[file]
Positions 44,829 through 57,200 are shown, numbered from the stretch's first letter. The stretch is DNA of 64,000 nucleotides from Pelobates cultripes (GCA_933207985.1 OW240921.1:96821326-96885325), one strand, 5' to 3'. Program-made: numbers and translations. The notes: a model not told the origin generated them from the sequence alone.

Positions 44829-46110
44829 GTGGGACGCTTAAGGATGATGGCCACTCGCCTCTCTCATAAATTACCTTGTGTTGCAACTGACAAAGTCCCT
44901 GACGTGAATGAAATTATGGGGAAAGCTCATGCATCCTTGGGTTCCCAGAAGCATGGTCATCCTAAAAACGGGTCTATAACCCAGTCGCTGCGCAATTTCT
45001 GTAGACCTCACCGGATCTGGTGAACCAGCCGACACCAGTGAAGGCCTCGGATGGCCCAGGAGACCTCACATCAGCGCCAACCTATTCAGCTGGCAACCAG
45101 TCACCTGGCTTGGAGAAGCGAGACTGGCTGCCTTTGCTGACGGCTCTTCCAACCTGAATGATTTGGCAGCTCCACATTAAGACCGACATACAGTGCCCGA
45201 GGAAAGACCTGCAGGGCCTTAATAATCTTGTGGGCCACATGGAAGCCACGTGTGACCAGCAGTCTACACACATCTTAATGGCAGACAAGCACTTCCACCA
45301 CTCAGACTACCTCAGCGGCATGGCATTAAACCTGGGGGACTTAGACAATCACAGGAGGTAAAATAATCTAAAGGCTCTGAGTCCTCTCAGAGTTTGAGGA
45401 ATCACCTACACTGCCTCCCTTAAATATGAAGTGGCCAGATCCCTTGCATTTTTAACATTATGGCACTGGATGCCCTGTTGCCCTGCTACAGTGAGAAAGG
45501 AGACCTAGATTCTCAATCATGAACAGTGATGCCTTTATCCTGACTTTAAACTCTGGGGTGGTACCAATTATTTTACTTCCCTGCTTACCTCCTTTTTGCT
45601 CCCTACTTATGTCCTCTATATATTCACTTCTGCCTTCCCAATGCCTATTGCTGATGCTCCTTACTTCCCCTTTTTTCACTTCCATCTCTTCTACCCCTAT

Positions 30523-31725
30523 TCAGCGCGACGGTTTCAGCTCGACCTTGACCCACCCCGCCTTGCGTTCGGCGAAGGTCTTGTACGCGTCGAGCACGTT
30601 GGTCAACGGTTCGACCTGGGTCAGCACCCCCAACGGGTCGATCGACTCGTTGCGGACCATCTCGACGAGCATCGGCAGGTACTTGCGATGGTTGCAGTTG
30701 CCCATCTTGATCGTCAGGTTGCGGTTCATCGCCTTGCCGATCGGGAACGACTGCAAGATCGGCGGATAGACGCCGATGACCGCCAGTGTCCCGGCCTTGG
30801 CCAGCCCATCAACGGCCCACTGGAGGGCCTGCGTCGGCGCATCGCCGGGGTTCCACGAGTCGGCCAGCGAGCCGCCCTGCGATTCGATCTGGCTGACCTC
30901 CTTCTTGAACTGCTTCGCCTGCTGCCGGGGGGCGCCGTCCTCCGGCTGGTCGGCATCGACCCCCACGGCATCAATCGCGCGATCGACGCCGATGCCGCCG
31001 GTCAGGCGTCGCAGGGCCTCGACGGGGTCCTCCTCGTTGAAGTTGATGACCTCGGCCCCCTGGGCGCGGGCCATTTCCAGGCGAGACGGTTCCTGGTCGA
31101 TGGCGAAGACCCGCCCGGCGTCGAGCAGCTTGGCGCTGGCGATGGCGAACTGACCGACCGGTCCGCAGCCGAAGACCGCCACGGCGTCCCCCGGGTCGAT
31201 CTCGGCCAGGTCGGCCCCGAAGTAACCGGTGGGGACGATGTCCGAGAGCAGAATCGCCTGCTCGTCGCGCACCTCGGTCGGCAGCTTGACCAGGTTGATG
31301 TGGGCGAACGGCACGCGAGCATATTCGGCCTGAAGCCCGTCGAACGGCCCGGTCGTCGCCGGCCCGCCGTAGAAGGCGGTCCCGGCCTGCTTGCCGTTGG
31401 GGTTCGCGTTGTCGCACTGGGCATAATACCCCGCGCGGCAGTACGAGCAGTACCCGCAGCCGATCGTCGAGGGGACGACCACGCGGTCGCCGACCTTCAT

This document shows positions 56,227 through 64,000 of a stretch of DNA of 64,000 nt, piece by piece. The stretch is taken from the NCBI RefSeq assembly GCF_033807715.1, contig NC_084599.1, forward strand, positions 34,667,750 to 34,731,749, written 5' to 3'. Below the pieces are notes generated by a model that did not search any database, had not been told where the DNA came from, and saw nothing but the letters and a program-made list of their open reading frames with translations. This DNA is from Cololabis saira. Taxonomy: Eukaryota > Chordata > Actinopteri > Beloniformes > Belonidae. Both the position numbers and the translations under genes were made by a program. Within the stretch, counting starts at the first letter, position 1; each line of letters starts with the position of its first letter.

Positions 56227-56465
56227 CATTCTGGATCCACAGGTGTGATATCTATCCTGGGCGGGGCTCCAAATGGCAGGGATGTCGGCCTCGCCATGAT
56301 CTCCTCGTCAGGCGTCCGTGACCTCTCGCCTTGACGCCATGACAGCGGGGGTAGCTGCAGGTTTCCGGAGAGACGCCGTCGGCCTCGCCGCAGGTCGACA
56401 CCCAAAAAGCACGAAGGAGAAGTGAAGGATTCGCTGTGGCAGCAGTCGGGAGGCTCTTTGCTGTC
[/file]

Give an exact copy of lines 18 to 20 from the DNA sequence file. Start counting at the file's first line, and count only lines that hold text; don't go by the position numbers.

31001 GTCAGGCGTCGCAGGGCCTCGACGGGGTCCTCCTCGTTGAAGTTGATGACCTCGGCCCCCTGGGCGCGGGCCATTTCCAGGCGAGACGGTTCCTGGTCGA
31101 TGGCGAAGACCCGCCCGGCGTCGAGCAGCTTGGCGCTGGCGATGGCGAACTGACCGACCGGTCCGCAGCCGAAGACCGCCACGGCGTCCCCCGGGTCGAT
31201 CTCGGCCAGGTCGGCCCCGAAGTAACCGGTGGGGACGATGTCCGAGAGCAGAATCGCCTGCTCGTCGCGCACCTCGGTCGGCAGCTTGACCAGGTTGATG